Before other elements of the book, such as the setting, plot, and theme, the characters who inhabit the book will either infuse the work with life or drag it down to dull reading.Your book club may encounter many types of characters: you may have a round, flat, or stock character, or even a traditional protagonist.
The second is your opinions about the book and how successful it is.
There are some differences between reports on fiction or other imaginative writing and reports on non-fiction books.
The shared experience of reading a single book gives members a chance to discuss how it made them feel, what they might have changed, and, significantly, whether they believe that reading the book altered their own lives or perspectives in some way.
We try to provide as many as we can an in a timely manner on our "Discussion Questions" page, but most of the time discussion questions aren't even available for books until it comes out in paperback.
Doing so, and starting slowly, "will give you a jumping-off point to discuss what about the selection kept you turning the pages," she says, or what made the book difficult to get through.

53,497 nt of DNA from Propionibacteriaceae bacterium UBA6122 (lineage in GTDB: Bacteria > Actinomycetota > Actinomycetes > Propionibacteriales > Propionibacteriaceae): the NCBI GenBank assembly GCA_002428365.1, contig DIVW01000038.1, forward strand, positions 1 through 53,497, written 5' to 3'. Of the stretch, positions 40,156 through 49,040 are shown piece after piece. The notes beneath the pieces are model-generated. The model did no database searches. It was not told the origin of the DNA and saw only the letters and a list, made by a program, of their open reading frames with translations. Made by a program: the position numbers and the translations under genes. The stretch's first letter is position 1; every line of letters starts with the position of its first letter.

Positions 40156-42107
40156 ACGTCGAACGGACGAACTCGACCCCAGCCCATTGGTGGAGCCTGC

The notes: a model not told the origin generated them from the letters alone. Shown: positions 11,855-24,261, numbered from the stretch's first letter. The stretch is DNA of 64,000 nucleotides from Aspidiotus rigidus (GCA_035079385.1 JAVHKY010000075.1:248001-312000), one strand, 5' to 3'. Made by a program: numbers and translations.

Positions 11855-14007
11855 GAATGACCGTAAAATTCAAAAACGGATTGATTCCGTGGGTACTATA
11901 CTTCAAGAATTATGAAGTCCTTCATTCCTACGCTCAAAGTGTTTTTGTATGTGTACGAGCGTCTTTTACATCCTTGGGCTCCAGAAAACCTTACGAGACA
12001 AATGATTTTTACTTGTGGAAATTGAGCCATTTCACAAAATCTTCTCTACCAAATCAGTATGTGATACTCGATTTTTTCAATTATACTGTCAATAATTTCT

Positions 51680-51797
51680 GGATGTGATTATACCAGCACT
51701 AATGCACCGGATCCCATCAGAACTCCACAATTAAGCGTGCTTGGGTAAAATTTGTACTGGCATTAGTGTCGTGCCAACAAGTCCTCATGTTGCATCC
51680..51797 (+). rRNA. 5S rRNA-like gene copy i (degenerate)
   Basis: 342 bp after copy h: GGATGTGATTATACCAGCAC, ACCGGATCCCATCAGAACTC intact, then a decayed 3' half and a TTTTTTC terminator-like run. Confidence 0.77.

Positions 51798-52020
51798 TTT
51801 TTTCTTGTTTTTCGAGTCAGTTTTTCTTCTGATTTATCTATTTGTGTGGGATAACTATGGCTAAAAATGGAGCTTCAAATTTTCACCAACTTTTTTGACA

These introductory questions can help you ease into the more detailed book discussion.
Whether you are discussing characters and their actions, setting, theme, or images, having a guide to questions that will lead to fruitful exchanges on your enjoyment — or lack thereof — of the book, plot, and even its moral implications can help make your discussion more productive and keep it on track.
Before you dive into the heavy plot points, character development, themes, or other weighty subjects, start off your book club discussion by finding out everyone's first impression of the book, advises Sadie Trombetta, via Bustle.
Just as importantly, a book's theme is the main idea that flows through the narrative and connects the components of the story.
Any imagery the author uses is sure to be connected to the characters, setting, and theme.